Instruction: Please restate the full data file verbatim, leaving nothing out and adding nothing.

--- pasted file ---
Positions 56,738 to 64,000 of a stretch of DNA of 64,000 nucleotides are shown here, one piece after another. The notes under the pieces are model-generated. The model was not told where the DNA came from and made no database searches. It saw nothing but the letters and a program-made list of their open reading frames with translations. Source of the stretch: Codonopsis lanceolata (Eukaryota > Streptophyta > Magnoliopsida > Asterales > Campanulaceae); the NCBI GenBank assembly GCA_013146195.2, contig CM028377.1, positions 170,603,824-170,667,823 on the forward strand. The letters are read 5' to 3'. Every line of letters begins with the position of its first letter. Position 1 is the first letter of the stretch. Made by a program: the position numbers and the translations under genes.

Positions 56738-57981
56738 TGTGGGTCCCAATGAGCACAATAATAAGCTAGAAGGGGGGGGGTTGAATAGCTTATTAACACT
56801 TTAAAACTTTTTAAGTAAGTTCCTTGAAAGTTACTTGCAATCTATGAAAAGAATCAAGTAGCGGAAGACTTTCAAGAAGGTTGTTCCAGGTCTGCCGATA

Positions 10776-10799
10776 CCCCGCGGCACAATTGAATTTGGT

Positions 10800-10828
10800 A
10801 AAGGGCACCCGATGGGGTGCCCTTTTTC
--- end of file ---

Positions 56,738 to 64,000 of a stretch of DNA of 64,000 nucleotides are shown here, one piece after another. The notes under the pieces are model-generated. The model was not told where the DNA came from and made no database searches. It saw nothing but the letters and a program-made list of their open reading frames with translations. Source of the stretch: Codonopsis lanceolata (Eukaryota > Streptophyta > Magnoliopsida > Asterales > Campanulaceae); the NCBI GenBank assembly GCA_013146195.2, contig CM028377.1, positions 170,603,824-170,667,823 on the forward strand. The letters are read 5' to 3'. Every line of letters begins with the position of its first letter. Position 1 is the first letter of the stretch. Made by a program: the position numbers and the translations under genes.

Positions 56738-57981
56738 TGTGGGTCCCAATGAGCACAATAATAAGCTAGAAGGGGGGGGGTTGAATAGCTTATTAACACT
56801 TTAAAACTTTTTAAGTAAGTTCCTTGAAAGTTACTTGCAATCTATGAAAAGAATCAAGTAGCGGAAGACTTTCAAGAAGGTTGTTCCAGGTCTGCCGATA

Positions 10776-10799
10776 CCCCGCGGCACAATTGAATTTGGT

Positions 10800-10828
10800 A
10801 AAGGGCACCCGATGGGGTGCCCTTTTTC